A captivating line-up for Encounters 20th anniversary

Director Shameela Seedat's Whispering Truth to Power won the award for Best South African Documentary

The very first Encounters took place in 1999, screened 24 films and sold just over 2 000 tickets. Two decades on and it has firmly established itself as the premier non-fiction film festival on the continent, featuring compelling documentaries with strong narrative structures that are highly cinematic; films with thoughtful, character-driven storytelling that add a necessary dimension to our understanding of the news and the fake news, the hot-button issues, other people’s lives and, above all, ourselves and our place in the world.

The focus that has emerged from this year’s selection process is ‘The Power of Womanhood’, reflected by the fact that over half of the 40 films selected have female directors and many focus on women who have made an indelible mark on history, from Thuli Madonsela to Vivienne Westwood.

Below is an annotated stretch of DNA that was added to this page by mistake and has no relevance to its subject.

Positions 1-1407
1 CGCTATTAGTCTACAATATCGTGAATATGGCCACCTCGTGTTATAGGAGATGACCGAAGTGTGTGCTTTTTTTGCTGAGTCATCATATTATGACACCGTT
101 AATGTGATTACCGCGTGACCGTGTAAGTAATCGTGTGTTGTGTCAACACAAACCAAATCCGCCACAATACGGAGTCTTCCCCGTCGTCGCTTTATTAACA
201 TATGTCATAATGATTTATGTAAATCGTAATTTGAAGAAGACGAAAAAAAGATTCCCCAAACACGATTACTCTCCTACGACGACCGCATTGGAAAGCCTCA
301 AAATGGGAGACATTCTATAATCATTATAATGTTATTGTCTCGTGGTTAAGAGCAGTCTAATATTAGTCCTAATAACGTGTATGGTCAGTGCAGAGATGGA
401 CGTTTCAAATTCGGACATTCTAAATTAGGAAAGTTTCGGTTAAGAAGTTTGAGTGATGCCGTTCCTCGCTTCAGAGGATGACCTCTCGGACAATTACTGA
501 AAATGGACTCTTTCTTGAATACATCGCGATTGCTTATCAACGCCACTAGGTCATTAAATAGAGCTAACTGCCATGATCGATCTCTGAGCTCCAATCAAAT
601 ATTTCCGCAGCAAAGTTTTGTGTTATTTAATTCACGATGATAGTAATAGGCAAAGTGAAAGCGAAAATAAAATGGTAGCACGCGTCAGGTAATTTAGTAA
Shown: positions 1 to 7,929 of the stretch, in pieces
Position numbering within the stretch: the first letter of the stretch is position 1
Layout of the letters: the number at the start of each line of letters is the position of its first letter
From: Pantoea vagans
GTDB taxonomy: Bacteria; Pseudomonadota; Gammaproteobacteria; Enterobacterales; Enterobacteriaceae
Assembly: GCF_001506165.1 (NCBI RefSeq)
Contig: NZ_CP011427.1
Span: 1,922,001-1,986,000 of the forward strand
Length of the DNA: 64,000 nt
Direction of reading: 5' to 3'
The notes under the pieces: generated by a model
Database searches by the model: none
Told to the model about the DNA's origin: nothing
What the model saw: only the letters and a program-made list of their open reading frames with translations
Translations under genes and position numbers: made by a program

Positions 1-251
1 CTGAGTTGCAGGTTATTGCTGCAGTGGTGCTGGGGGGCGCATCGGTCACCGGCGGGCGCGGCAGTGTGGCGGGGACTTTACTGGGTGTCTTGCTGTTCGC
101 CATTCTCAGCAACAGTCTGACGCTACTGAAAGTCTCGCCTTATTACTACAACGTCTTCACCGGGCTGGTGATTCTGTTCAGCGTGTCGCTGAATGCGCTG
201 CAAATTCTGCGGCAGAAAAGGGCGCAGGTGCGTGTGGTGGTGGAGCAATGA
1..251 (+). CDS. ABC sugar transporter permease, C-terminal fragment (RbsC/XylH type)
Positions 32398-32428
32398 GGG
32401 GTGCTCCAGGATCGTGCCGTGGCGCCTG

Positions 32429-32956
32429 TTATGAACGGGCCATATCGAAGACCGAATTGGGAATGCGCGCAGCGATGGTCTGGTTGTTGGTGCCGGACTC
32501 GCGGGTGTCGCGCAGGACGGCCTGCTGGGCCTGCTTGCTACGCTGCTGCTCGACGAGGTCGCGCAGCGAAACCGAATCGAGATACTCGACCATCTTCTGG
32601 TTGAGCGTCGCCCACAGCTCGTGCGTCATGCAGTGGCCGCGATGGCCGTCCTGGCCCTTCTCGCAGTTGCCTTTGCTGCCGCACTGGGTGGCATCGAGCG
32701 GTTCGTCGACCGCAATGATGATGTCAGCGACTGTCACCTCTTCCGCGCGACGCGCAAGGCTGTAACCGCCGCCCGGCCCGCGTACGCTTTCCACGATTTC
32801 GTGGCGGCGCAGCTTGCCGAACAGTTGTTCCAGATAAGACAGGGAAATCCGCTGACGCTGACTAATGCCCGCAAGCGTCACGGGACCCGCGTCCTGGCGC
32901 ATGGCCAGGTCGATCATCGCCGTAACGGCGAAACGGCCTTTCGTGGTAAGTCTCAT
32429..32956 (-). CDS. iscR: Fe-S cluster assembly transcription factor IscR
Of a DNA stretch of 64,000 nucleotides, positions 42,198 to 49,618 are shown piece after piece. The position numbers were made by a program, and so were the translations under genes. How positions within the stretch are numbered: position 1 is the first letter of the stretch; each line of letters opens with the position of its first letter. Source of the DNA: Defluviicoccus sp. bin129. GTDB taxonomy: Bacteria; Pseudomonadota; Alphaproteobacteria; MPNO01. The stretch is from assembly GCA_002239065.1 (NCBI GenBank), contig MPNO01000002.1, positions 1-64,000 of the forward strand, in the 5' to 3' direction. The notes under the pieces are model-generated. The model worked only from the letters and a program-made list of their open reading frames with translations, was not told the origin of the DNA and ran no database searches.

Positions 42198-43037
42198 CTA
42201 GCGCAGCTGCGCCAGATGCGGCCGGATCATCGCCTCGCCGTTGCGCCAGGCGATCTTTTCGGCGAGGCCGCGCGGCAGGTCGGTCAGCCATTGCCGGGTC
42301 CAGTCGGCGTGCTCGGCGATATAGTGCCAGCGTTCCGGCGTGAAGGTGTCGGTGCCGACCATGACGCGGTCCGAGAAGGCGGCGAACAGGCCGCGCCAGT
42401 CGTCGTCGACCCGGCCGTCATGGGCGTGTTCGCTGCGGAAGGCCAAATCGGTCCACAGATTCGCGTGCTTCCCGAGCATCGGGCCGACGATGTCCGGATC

The opening night film, coming just weeks after it’s ‘in competition’ world premiere at Hot Docs – Toronto’s holy grail of documentary film fests – is Whispering Truth To Power. The film is human rights lawyer, Shameela Seedat’s powerful breakthrough as a filmmaker. This vital film tracks Thuli Madonsela, South Africa’s first female Public Protector, as she builds her second case against erstwhile President Jacob Zuma. Through the story of Madonsela, her office and children, the film carefully navigates the major forces at play in South Africa today, charting various contested lines in the dual battle against corruption and inequality. “Post-apartheid South Africa has thrown out a messy and complex reality that we, here at home, are keen to confront,” director Seedat says, “I am keen to bring another type of African character to the international documentary audience. A strong, super-lawyer-woman in a position of power.”